“To me, it’s very ironic,” said London. “We’re at almost exactly 20 years to the day that the district went into receivership, and here they are, on the brink of going back in because it’s not clear how they’re going to pay for this plan that they just undid.”
Despite such statistics, critics of the school closures have long said that doing so would not save the district as much money as anticipated, and that the costs associated with shifting students from one school to another would add up. But even so, the school board is continuing to grapple with its options, and how to accommodate schools that are both under-attended and under-resourced.
Nearly all Bay Area public schools are facing declines in school enrollment. According to the California Department of Education, those drops have been most significant for elementary-aged students. Last year, Oakland Unified saw a 5% drop in the number of students enrolled, accounting for 1,900 students total.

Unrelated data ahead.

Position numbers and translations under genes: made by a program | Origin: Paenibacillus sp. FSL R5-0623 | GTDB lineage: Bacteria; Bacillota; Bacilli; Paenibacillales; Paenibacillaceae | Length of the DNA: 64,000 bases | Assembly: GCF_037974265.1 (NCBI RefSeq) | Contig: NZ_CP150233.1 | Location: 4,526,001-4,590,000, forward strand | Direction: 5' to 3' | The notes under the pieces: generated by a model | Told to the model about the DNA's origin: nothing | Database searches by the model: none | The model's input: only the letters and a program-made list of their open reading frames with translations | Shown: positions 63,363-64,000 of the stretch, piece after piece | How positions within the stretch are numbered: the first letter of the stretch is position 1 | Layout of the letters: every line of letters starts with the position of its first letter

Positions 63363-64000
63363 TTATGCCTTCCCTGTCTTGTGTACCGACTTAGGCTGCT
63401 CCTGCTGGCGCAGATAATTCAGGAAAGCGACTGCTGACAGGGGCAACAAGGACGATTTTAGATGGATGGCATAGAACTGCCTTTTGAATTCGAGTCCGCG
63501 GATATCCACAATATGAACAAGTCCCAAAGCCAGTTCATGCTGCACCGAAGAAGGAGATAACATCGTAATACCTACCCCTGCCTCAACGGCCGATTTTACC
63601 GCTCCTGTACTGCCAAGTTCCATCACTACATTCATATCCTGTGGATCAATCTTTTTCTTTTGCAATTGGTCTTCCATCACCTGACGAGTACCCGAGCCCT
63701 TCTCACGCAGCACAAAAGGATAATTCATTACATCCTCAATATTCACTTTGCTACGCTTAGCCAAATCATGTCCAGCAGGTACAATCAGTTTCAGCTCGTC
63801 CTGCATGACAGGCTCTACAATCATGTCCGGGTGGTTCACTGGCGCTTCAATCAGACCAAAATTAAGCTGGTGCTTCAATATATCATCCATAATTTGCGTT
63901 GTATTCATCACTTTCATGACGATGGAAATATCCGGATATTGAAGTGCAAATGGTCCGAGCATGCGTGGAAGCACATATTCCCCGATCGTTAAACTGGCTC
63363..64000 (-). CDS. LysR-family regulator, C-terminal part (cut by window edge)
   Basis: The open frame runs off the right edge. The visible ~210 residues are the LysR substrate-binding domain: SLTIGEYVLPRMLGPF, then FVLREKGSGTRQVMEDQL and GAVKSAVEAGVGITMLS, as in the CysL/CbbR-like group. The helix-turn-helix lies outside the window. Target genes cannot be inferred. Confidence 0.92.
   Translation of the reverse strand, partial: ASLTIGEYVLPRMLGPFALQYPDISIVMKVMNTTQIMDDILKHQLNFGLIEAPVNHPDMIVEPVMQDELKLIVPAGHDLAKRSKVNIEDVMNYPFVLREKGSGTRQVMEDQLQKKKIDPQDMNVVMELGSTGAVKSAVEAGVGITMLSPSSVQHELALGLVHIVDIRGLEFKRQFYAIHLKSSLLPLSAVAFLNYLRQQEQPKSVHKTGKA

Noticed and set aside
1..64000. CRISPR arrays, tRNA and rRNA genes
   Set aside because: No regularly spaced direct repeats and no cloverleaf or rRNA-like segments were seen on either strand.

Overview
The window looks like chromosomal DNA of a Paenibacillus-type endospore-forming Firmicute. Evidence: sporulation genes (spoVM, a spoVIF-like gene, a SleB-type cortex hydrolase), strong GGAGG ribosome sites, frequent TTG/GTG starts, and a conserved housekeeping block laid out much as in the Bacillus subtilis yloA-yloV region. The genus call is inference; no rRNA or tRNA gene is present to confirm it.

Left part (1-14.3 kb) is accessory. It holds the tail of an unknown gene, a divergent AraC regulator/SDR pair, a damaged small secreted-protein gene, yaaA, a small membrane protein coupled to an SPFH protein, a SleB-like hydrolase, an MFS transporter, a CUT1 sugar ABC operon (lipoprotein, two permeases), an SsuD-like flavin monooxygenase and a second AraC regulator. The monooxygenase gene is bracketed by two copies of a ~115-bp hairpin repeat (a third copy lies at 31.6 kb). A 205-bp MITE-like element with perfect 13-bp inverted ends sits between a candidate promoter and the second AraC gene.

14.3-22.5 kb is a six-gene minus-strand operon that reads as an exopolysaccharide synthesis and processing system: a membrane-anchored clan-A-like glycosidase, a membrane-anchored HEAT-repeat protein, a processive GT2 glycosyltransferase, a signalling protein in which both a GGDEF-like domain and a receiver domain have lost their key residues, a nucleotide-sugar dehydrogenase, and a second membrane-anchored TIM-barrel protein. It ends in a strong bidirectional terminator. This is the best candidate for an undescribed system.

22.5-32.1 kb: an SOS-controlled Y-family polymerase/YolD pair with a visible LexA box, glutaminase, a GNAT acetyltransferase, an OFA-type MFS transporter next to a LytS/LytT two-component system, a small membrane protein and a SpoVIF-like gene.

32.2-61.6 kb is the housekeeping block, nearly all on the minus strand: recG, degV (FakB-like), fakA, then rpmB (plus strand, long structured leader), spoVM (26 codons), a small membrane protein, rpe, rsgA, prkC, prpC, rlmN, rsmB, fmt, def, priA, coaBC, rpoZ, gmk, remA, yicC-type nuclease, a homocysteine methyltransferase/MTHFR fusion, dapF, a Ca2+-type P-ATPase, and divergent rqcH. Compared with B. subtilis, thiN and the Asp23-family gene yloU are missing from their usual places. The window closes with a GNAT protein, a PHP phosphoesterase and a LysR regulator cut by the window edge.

In the financial analysis, OUSD’s superintendent and other high-level staff say the that rescinding school closures will remove the previously planned option for children in closing schools to enroll in their preferred classroom. The five elementary schools that were to be closed had an average demand rate of just 34%, meaning that the majority of families enrolled in those schools would have preferred another option.
But for families like Langston’s, her child’s school closure could have resulted in the exact opposite. At the meeting, she spoke of how she had been considering moving her family to another district where her son could still walk to school. If the school closures had gone through, they would have lost that option.
“This is not going to be easy,” said Mike Hutchinson, the school board president and District 5 Director. “Unfortunately, we can’t just say we’re rescinding school closures, and everything is just going to be perfect. But I think as a board, we made a philosophical choice that we are not going to close schools. … Now, we face the test.”